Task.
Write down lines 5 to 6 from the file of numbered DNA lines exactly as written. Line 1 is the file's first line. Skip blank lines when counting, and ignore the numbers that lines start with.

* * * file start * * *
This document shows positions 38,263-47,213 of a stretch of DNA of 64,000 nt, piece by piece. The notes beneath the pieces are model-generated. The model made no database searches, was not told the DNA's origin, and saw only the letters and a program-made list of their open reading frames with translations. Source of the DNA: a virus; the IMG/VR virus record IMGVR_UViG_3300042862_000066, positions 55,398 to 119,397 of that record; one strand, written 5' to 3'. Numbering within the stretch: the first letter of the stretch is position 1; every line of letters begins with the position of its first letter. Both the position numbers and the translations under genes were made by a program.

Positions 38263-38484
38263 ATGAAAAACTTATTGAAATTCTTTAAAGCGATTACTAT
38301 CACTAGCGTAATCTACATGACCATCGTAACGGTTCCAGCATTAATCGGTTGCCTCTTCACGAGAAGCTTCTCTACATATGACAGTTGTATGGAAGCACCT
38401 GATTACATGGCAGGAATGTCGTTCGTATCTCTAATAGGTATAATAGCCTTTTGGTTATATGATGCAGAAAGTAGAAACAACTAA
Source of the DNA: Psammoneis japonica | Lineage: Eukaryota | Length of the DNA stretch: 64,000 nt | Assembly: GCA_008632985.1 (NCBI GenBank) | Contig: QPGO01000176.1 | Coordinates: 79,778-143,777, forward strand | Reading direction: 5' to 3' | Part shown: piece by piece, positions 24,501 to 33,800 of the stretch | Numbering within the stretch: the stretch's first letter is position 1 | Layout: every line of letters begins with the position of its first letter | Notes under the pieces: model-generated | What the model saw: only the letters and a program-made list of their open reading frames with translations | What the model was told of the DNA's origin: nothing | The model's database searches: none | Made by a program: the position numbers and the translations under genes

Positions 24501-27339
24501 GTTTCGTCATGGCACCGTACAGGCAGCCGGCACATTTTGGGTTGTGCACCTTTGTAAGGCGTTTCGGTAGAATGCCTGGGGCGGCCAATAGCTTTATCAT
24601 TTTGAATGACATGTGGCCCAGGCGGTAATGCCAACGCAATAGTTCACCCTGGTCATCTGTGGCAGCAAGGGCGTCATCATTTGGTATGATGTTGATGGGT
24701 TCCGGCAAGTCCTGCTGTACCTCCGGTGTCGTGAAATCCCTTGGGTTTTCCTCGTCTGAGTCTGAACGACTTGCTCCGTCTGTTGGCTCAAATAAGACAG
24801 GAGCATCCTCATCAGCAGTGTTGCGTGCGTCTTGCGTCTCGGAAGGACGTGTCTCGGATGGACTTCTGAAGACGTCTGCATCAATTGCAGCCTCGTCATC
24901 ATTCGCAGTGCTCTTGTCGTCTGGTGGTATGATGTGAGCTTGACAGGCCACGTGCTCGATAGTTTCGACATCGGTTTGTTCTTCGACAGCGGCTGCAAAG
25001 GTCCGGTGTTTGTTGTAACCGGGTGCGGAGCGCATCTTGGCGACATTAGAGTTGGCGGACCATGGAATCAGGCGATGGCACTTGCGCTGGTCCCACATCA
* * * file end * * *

38401 GATTACATGGCAGGAATGTCGTTCGTATCTCTAATAGGTATAATAGCCTTTTGGTTATATGATGCAGAAAGTAGAAACAACTAA
Source of the DNA: Psammoneis japonica | Lineage: Eukaryota | Length of the DNA stretch: 64,000 nt | Assembly: GCA_008632985.1 (NCBI GenBank) | Contig: QPGO01000176.1 | Coordinates: 79,778-143,777, forward strand | Reading direction: 5' to 3' | Part shown: piece by piece, positions 24,501 to 33,800 of the stretch | Numbering within the stretch: the stretch's first letter is position 1 | Layout: every line of letters begins with the position of its first letter | Notes under the pieces: model-generated | What the model saw: only the letters and a program-made list of their open reading frames with translations | What the model was told of the DNA's origin: nothing | The model's database searches: none | Made by a program: the position numbers and the translations under genes